Air freight volumes collapsed at the end of March


Air freight volumes transported collapsed in the final week of March, falling by almost 50%, amid massive cuts in global bellyhold cargo capacity and lockdowns in large parts of the world.

Overall air cargo volumes transported in March fell by 23% versus the same four weeks of 2019, but the decline in demand accelerated week upon week throughout the month, according to the latest air cargo market intelligence from Clive Data Services. In the week ending 29 March, volumes were just over half of what was moved in the same seven days of last year – down 48%, year on year.

The collapse in traffic volumes at the end of March followed relatively respectable volumes in the first week of the month, when chargeable weight was down just 4% – despite an overall reduction in capacity of around 12%, year on year – as volumes began to recover following the reopening of some capacity to and from China. But as the month progressed, air freight chargeable weight continued to fall in parallel with declines in overall global air freight capacity, with tonnages down 11%, year on year, in the second week of March and down 27% in the third week of the month – before the near precipitous decline in the final week, a week in which capacity was also down by more than 40%, year on year.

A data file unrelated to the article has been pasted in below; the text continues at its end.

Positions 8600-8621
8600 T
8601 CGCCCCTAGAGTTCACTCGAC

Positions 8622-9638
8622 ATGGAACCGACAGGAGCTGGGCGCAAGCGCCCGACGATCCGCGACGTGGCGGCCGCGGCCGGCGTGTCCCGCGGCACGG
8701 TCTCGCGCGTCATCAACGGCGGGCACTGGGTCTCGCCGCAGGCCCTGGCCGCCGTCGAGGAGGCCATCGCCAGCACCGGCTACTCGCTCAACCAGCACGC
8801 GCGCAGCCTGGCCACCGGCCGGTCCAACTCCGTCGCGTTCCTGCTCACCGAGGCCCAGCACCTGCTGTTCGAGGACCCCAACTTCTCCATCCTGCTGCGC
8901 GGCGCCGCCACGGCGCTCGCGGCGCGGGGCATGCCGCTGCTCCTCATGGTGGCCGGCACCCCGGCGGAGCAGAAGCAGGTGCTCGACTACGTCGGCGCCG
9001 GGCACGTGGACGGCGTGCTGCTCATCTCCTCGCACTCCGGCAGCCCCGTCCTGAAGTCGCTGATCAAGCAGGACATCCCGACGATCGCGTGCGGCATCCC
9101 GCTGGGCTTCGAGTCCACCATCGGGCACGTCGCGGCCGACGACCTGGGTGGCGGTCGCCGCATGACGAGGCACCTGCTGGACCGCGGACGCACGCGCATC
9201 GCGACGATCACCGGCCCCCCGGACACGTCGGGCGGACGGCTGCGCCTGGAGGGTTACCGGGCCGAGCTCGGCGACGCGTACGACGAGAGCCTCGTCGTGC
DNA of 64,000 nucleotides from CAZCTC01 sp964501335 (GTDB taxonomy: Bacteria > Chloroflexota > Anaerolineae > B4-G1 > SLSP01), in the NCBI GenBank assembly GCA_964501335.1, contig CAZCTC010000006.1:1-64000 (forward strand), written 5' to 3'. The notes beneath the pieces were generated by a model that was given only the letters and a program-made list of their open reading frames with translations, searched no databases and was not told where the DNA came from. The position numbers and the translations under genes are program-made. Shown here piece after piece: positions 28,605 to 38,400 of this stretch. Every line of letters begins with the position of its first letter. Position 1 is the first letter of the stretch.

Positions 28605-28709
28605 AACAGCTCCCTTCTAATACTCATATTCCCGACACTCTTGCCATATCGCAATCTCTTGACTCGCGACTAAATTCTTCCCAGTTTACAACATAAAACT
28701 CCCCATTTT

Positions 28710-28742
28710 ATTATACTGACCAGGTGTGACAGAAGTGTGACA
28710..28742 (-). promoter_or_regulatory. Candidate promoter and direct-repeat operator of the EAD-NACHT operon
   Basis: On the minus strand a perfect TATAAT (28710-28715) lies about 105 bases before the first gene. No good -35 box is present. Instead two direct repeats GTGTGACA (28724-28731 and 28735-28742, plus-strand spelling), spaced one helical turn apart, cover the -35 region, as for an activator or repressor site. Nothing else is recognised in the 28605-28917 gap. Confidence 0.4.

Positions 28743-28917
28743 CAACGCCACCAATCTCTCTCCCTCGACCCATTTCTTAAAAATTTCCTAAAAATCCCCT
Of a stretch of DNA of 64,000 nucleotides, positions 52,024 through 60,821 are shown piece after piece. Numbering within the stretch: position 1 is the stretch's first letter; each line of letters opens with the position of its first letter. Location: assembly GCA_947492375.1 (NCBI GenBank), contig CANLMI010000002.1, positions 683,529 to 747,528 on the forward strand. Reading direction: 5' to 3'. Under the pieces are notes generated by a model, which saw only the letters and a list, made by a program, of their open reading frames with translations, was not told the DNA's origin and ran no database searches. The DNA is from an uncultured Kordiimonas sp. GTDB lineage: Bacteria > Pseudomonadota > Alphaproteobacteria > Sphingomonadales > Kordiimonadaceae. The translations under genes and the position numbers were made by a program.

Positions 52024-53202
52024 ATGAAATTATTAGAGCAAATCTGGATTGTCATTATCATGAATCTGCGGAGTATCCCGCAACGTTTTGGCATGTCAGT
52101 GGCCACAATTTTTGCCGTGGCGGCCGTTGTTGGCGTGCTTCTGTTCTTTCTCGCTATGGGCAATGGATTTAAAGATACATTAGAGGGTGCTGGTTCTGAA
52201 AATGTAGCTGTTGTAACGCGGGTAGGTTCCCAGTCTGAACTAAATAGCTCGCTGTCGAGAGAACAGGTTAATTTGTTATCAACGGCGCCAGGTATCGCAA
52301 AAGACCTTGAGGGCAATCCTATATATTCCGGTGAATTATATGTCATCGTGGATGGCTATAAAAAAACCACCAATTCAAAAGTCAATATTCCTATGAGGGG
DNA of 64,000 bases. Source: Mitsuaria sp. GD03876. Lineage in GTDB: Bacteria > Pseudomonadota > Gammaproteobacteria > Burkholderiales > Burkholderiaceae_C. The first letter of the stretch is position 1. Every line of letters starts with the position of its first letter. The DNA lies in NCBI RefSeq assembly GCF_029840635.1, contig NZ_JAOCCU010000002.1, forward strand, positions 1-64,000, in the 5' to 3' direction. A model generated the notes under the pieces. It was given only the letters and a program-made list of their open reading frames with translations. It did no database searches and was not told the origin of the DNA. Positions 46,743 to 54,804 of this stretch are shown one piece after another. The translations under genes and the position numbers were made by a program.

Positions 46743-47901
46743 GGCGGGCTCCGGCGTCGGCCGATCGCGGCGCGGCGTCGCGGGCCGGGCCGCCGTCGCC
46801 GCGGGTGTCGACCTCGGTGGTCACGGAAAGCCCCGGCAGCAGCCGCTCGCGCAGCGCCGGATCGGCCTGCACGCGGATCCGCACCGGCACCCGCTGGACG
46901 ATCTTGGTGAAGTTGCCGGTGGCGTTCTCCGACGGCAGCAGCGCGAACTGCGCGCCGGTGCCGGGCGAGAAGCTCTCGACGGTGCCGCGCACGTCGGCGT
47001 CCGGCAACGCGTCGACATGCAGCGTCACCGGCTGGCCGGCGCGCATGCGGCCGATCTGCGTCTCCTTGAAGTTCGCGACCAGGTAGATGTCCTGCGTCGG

Reflecting this parallel drop in both capacity and tonnages, the ‘dynamic load factor’ for the four-week period of 68% – based on both the volume and weight perspectives of cargo flown and capacity available – represented a decrease of 1.5% points versus 2019, but an increase of 3% points versus February. 

Clive’s managing director, Niall van de Wouw, confirmed to Lloyd’s Loading List that the company’s analyses covers all the flights operated by its participating airlines, includes charters, as well as the passenger aircraft as cargo-only flights that many airlines recently began operating to partially replace the air freight capacity lost due to the cuts in passenger air services. “The decline is indeed extraordinary, but these are extraordinary times,” he told Lloyd’s Loading List.